|Publication number||US4721970 A|
|Application number||US 06/881,046|
|Publication date||Jan 26, 1988|
|Filing date||Jul 1, 1986|
|Priority date||Jul 1, 1986|
|Publication number||06881046, 881046, US 4721970 A, US 4721970A, US-A-4721970, US4721970 A, US4721970A|
|Inventors||Richard C. Beaver|
|Original Assignee||American Electronics, Inc.|
|Export Citation||BiBTeX, EndNote, RefMan|
|Patent Citations (19), Referenced by (7), Classifications (9), Legal Events (6)|
|External Links: USPTO, USPTO Assignment, Espacenet|
This invention relates to cameras, and in particular to an apparatus for determining when the supply of film in a camera has been exhausted. The invention will be described herein as utilized in a security camera with the film carried in a cartridge or cassette, but it will be realized that the invention is not limited to this specific end use or film source.
A typical security camera includes a supply of film loaded in a cartridge for easy insertion into and removal from the camera, with the film being advanced by a motor incorporated in the camera. The camera is mounted in a remote location and the motor which both advances the film and actuates the shutter is controlled by an electrical circuit including an alarm switch. The alarm switch may be manually actuated by personnel or may be actuated by intrusion detection devices.
When the film supply in the camera is exhausted, the exposed film needs to be removed and a fresh supply of film installed. It is highly desirable to have an automatic arrangement for indicating when the film supply is exhausted, and for shutting off the power to the motor to stop camera action. A variety of devices for detecting the presence or absence of film, tapes or other strips have been developed. Many of the present devices utilize a light source and a light detector with the light path being directed through sprocket holes or other holes in the film edge. Typical configurations are shown in U.S. Pat. Nos. 4,401,376 to Pomazi and 4,174,888 to Hunn et al. An alternative arrangement utilizes specially coded sections along the film strip, as shown in U.S. Pat. No. 3,967,887 to Suzaki et al.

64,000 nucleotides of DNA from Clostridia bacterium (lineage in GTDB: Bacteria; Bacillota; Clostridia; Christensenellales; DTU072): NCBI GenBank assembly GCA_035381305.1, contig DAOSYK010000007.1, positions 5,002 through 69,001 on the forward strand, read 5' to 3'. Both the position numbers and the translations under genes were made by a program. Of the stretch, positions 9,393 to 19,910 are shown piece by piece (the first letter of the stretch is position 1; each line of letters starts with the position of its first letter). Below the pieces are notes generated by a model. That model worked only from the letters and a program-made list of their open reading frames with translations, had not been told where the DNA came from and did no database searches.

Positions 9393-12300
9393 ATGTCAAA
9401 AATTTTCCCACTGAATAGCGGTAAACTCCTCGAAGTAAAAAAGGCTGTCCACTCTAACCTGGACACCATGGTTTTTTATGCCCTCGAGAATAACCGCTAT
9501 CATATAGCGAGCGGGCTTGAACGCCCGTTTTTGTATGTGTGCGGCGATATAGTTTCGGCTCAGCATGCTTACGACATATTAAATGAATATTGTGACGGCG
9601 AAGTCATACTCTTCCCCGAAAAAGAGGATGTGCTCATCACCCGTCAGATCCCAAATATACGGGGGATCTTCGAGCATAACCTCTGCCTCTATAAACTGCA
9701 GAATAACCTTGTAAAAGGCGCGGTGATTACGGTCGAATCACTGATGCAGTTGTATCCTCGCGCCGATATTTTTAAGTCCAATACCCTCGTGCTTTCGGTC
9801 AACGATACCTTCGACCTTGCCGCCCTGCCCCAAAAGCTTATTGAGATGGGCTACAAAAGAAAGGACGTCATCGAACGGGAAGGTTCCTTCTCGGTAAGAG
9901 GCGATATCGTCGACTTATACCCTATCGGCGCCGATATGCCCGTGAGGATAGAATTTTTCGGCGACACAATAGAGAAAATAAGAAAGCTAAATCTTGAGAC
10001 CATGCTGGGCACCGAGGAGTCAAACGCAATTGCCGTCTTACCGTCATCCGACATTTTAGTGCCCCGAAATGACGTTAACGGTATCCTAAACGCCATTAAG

U.S. Pat. No. 4,373,796 to Matusura et al. utilizes a light source and a light detector positioned on opposite sides of a rotating disk, which disk is driven by the motor which drives the film. While this device provides for shutting off power to the motor when the film supply is used up, it is actually detecting film motor drive action rather than the presence or absence of film.
U.S. Pat. No. 4,391,812 to Williams shows a system with a variety of codes for reading film for projection, including a reflective cue inserted into the margin of the film.